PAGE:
PARKERSBURG, Iowa — In the span of 10 minutes, Sen. Joni Ernst was confronted with her reelection dilemma.
At a town hall meeting at Aplington-Parkersburg High School in August, a woman stood up and encouraged the Iowa Republican to support President Donald Trump in his ongoing trade dispute with China. Less than 10 minutes later, another woman said she was ashamed of Trump’s immigration policies, and called on the senator to speak out.
“When there is an issue I don’t agree with, I do speak out,” Ernst responded. She later added, “There’s only one person in this country that I can control, and that’s me.”
This is the conundrum facing Ernst and other GOP senators running for reelection in 2020 — when to break with the president and when to support him.
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With Republicans controlling the Senate 53-47, Democrats need a net gain of four seats to take over — or three if they win the White House, in which case a Democratic vice president would be the tie-breaking vote. While other states might be riper Senate targets, winning in states like Iowa would help Democrats cement their majority. Inside Elections with Nathan L. Gonzales rates the Iowa Senate race “Likely Republican.”
Trump carried Iowa by 9 points in 2016, but President Barack Obama won the state twice, and Democrats see an opportunity with an ongoing trade war and slipping presidential approval numbers. And it wasn’t that long ago that a Democrat represented Iowa in the Senate. Ernst replaced longtime Democratic Sen. Tom Harkin in 2015 after he retired.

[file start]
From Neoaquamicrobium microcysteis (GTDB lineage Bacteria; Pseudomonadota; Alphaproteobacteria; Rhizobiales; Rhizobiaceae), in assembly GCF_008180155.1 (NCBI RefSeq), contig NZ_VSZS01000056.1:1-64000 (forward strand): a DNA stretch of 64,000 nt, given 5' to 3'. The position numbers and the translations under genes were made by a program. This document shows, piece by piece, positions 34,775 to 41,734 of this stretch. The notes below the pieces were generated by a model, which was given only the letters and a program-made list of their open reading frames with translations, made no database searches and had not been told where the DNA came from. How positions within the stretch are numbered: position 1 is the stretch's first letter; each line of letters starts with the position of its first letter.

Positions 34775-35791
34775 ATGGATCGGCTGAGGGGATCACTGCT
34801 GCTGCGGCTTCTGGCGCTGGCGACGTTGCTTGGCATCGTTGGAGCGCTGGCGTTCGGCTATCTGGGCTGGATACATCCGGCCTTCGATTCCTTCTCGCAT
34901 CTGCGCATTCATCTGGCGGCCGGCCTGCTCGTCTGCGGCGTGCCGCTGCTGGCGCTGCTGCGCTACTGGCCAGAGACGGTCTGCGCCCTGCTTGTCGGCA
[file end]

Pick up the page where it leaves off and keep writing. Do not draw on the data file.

“That Senate seat’s Tom Harkin’s seat, and we need to have it back,” said former Democratic Lt. Gov. Patty Judge, who ran unsuccessfully for the Senate in 2016.
Trump’s approval rating in Iowa was at 42% in February, according to the Des Moines Register/Mediacom Iowa Poll, which political operatives consider the gold standard for the state. Ernst had a 57% approval rating, her highest yet.
Ernst said in a recent interview in Des Moines that she has a good relationship with Trump despite disagreeing with him on some issues, and that she talks with the president every couple of weeks.
She particularly opposes Trump’s tariff policy, saying Iowa farmers are hurting after China retaliated with tariffs on some of the state’s major exports, including soybeans and pork. She also joined a group of GOP senators who pushed back on the administration’s plans to withdraw American troops from Syria.
And when Trump tweeted that four minority Democratic congresswomen, all U.S. citizens, should “go back” to the countries they came from, Ernst said, “He made those statements, and I don’t appreciate them.”
“But look at what he’s doing for economy, look at what he’s doing for our country,” Ernst said. “People are much better off today than they were during the stagnant Obama administration.”
Kirk Bragg, a Democrat from Clive who attended this month’s Iowa State Fair, was not optimistic about the party’s chances of defeating Ernst. Bragg pointed out how Ernst had broken with Trump at points, noting the senator’s opposition to his proposed ban on transgender military personnel. Ernst, who served in the Iraq War and was a member of the Army Reserve and Iowa National Guard, is the first female combat veteran elected to the Senate.
“I’ll have to admit, I think she’s a good person, and I think she’s got more political courage than the others,” said Bragg, a 64-year-old social worker and teacher.
Bragg still won’t support Ernst because she “still votes like a Republican 95% of the time.”
Ernst has largely stuck with the president, supporting Trump’s priorities 98% of the time, according to CQ Vote Watch.
Republicans are counting on the senator to appeal to independent and GOP voters who might not like the president, particularly suburban women.
“Joni Ernst is going to have her own set of coattails,” state GOP Chairman Jeff Kauffman said.